Credits: IPEV/PNRA-Christophe

Glaciologist Albane Barbero gives a run-down of what she does at Concordia. While we live in more comfortable environments, Albane works seven-day weeks in sub-zero conditions to understand how humankind is changing our planet. She is extremely busy as the list below is only an excerpt from full blog in French.

I work for the Glaciology and environment geophysics laboratory in Grenoble, France, on many scientific projects.

CESOA 414 and DC 903, shelter and lab 34

Three quarters of my time is spend on the CESOA 414 programme and atmospheric chemistry DC 903, tracking the sulphur content in the atmosphere in the southern hemisphere.

Twice a week I pump around 100 litres of air and measure the dimethyl sulphur (DMS). This takes around five hours which I do on Monday and Thursday afternoon.

Every day (including Sunday) I take a sample of dimethyl sulphur oxide (DMSO) in the atmosphere (this takes around two hours). Every Wednesday afternoon I analyse the week’s findings including the DMSO samples. This takes up to five hours.

In a shelter that is 800 metres from our base I have three tubes and a filter that pump air for a week. I prepare the tubes in lab 34 on the third floor of the base before taking them to the shelter. After a week I retrieve the tubes from the shelter and analyse them for organic compounds, aerosols, nitrate, sulphate and so on. This laboratory analysis takes up to four hours which I do on Tuesday afternoon. I keep the samples for further analysis back in Grenoble, so I freeze them in a container near the base.

Ozone analysis, lab 35, third floor above the rooms

The concentration of O3 is recorded continuously. Each day I check that everything is running smoothly (power cuts are quite common here) and retrieve the readouts every Monday. Once a month I need to calibrate the equipment and change the filter which takes about an hour.

Pumping, glaciology shelter at 800 m from the base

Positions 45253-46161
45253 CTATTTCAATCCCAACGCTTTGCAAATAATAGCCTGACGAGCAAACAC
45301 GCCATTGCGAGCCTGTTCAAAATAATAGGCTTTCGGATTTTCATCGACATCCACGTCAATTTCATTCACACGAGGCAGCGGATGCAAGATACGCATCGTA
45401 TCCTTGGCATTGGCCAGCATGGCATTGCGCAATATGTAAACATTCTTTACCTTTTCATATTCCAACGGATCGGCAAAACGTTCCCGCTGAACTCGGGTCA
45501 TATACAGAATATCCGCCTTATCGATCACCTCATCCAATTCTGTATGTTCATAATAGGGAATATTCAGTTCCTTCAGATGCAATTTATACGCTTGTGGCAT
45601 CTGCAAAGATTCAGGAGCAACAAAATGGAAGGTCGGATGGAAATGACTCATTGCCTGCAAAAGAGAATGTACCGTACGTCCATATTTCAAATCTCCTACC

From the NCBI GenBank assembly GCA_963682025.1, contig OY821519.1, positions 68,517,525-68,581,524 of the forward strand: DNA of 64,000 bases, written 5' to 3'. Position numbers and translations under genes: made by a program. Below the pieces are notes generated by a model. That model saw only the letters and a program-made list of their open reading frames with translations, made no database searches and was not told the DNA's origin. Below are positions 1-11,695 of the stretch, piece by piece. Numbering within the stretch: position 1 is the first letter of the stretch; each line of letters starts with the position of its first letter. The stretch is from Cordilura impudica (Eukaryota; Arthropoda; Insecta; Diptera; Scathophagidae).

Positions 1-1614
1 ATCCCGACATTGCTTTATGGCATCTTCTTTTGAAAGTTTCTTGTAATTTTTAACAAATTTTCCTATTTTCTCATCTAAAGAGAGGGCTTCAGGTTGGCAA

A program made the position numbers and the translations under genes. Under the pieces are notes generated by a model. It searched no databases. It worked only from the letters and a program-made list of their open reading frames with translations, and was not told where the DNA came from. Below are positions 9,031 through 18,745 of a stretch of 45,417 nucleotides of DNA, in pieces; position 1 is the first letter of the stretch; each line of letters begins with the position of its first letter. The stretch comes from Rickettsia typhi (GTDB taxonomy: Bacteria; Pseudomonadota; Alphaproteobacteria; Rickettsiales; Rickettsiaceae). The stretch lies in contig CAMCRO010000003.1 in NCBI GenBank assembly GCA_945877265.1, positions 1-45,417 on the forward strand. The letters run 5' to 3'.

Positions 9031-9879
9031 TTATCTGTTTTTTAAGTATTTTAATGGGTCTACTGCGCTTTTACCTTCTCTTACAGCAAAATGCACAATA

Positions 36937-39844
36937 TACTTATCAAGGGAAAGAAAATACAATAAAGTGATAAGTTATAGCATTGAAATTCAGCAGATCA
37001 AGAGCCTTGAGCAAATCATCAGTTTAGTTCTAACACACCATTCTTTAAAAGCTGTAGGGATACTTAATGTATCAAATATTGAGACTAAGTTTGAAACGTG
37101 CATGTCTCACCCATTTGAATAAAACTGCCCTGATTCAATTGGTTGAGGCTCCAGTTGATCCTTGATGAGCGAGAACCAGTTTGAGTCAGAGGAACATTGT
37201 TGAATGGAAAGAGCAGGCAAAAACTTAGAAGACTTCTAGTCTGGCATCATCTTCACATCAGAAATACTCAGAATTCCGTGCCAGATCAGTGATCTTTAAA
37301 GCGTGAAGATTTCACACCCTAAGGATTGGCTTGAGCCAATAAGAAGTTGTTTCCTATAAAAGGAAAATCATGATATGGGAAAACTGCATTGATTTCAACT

I take snow samples near the shelter from the ‘clean area’ where no vehicles are allowed, even during the summer. Every morning on Monday, Wednesday and Friday I find a flat area near the shelter and scrape the surface snow to fill a bag that is used for extracting.

NITE DC 1011 programme on NOx, lab 34 above crew quarters

I melt snow samples during two days that I extract onto a resin. I keep around 5 ml of each sample for further analysis in Grenoble. It takes about two hours to prepare the resins and another hour to prepare the samples. The extracts are finished by the next day. I repeat this process once a month, on Thursday or Saturday morning.

Snow wells, near the glaciology shelter

Digging a hole. Credits: IPEV/PNRA – A. Barbero

Each month I dig a hole in the snow where I take samples every 2 cm until 30cm deep and then every 5cm until 50cm deep to fill a small bag. I take about twenty samples and it takes about two hours spent outside. I work together with Elio, the Italian glaciologist, and we take pauses inside the shelter to warm our hands and feet. We try to do this work at the end of the week and when there isn’t much wind.

SARA, snow shelter, 900 m from base

SARA analyses the CO and CH4. It is connected to the snow tower. I have to get the data and maintain and calibrate the equipment. This takes about two hours when everything works, but up to four hours if there are problems.

Credits: IPEV/PNRA-A. Galeandro

I maintain all the instruments at the meteo station. This mainly means I get rid of the ice that sticks to the instruments. This takes about fifteen minutes every week unless I have to do more precise maintenance such as changing the temperature sensors. I also need to get the data every Monday.

Meteo station on the American tower, 1 km from base

Meteorological instruments are placed on each level of the 45-m tower. I maintain them once a week by scraping of the ice and sometimes changing parts. This takes about two ho

American Tower. Credits: P. Robert

urs on Friday afternoon. I have to climb the tower so I put on a harness and use a rope for safety. On a day without wind this is a nice operation as the view over the Antarctic dessert is very nice. As soon as there is some wind the experience is very jarring and it gets very cold! It is forbidden to climb the tower when there is a lot of wind.

Meteo station near the Helene shelter, 900 m from base

An instrument is installed on the roof of this little shelter. I maintain it every Friday and collect the data on Mondays.

Glacio 902, lab 34 and 35

Two computers in the labs monitor instruments that are buried near the Hélène shelter. I have to make sure everything works correctly. This should take five minutes when everything is working correctly, but Antarctica is a magical place: the last few days the software was not working and it took much more time.


Now you know what I do here. As you can see I am far from being underemployed! If you have any questions, don’t hesitate to ask them in the comments.

I didn’t think this entry would be so long, I will not hold it against you if you only look at the photos like I am sure my brother Piou will do 🙂 I will post pictures of the laboratory and the shelter soon, in the meantime I hope you enjoy our first views of Aurora.

Credits: IPEV/PNRA-Y. Reinert